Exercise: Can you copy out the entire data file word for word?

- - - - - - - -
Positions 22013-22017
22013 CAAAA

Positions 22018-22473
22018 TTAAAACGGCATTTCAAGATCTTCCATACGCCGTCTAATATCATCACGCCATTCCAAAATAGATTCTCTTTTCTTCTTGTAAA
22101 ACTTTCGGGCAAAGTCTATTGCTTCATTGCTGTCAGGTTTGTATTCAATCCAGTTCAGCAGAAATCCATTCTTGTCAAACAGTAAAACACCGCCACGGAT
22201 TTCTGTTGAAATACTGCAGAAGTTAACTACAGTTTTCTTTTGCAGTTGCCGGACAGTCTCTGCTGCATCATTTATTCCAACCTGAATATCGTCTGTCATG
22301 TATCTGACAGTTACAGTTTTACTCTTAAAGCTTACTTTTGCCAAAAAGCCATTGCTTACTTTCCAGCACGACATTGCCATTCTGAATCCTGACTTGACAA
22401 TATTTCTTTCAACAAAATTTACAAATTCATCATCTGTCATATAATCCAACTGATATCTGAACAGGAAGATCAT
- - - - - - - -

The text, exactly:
Positions 22013-22017
22013 CAAAA

Positions 22018-22473
22018 TTAAAACGGCATTTCAAGATCTTCCATACGCCGTCTAATATCATCACGCCATTCCAAAATAGATTCTCTTTTCTTCTTGTAAA
22101 ACTTTCGGGCAAAGTCTATTGCTTCATTGCTGTCAGGTTTGTATTCAATCCAGTTCAGCAGAAATCCATTCTTGTCAAACAGTAAAACACCGCCACGGAT
22201 TTCTGTTGAAATACTGCAGAAGTTAACTACAGTTTTCTTTTGCAGTTGCCGGACAGTCTCTGCTGCATCATTTATTCCAACCTGAATATCGTCTGTCATG
22301 TATCTGACAGTTACAGTTTTACTCTTAAAGCTTACTTTTGCCAAAAAGCCATTGCTTACTTTCCAGCACGACATTGCCATTCTGAATCCTGACTTGACAA
22401 TATTTCTTTCAACAAAATTTACAAATTCATCATCTGTCATATAATCCAACTGATATCTGAACAGGAAGATCAT